Freitag Jan 16, 2009

Seven Grams Revisited

After the "7 gram story" not only did hit Techcrunch, but also my favourite german-language news site, let's revisit my original calculation:
  • In 2005, Prof. Paul A. Strassmann George Mason University, held a presentation “Google - A Model for the Systems Architecture of the Future”, pdf here. Slide 11 says that in those days, 31654 2-socket x86 servers worked in parallel to serve 40 million searches a day.
  • So how much energy does a 2-socket x86 server at Google consume? Google engineer Luiz André Barroso gave an answer in his 2007 paper "Power Provisioning for a Warehouse-sized Computer". They measured 143 Watts.
  • These 143 Watts have to be multiplied with a power factor. In 2007 I used a factor of 2 (the industry standard, meaning: "For every Watt fed into the computer you feed another Watt in Cooling etc.). In 2008 Google reported a PUE factor of 1.21. With this, every server actually draws 173 watts for power and cooling combined.
  • So 31654 servers times 173 watts times 24 hours gives us 131427 KWh energy a day. Divided by 40mln searches, that's 3.3 Wh or 2 grams CO2 per search, using 600 grams of CO2 for every KWh generated with the german energy mix of nuclear, carbon-based and renewable sources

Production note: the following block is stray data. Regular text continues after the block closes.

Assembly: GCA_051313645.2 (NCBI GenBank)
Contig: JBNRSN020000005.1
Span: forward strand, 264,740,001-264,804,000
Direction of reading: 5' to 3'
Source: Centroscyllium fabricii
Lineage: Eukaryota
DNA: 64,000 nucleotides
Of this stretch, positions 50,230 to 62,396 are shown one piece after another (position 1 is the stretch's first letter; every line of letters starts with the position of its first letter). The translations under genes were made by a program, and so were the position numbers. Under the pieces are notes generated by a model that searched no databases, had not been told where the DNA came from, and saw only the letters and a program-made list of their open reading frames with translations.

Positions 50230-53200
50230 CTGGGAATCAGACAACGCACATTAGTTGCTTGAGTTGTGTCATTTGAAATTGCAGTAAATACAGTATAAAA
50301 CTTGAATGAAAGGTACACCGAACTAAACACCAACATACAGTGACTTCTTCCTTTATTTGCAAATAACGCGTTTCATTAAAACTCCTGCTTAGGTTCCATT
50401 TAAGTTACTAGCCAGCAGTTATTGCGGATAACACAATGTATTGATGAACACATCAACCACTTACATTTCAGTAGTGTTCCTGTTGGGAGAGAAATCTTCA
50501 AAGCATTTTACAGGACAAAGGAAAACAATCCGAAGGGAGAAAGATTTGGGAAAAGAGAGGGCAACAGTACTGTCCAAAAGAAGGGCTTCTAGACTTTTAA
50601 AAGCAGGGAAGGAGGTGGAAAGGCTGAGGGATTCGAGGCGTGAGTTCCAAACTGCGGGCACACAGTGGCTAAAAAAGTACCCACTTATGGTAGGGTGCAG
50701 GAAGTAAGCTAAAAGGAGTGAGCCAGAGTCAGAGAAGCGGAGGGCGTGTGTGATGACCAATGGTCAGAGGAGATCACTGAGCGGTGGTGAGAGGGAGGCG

• In 2005, a dual socket x86 server meant two cores. Today we have eight cores and roughly four times the throughput per watt, bringing us down to 0.8 Wh or 0.5 grams CO2 per search
  • So the difference between the "7 grams" from 2007 and this calculation today is caused by: Quad Core CPUs, lower measured power draw of the servers, PUE of 1.21, carbon factor calculated with energy mix instead of coal only. Net result: A factor of 12
  • And the real number Google disclosed this week is even lower: 0.3Wh or 0.2 grams CO2
  • That is really not much: If you start a search every 30 seconds on a typical Laptop (30 Watts), your client uses more energy triggering than Google executing the search.

  • Montag Jan 12, 2009

    Wrong by a factor of 35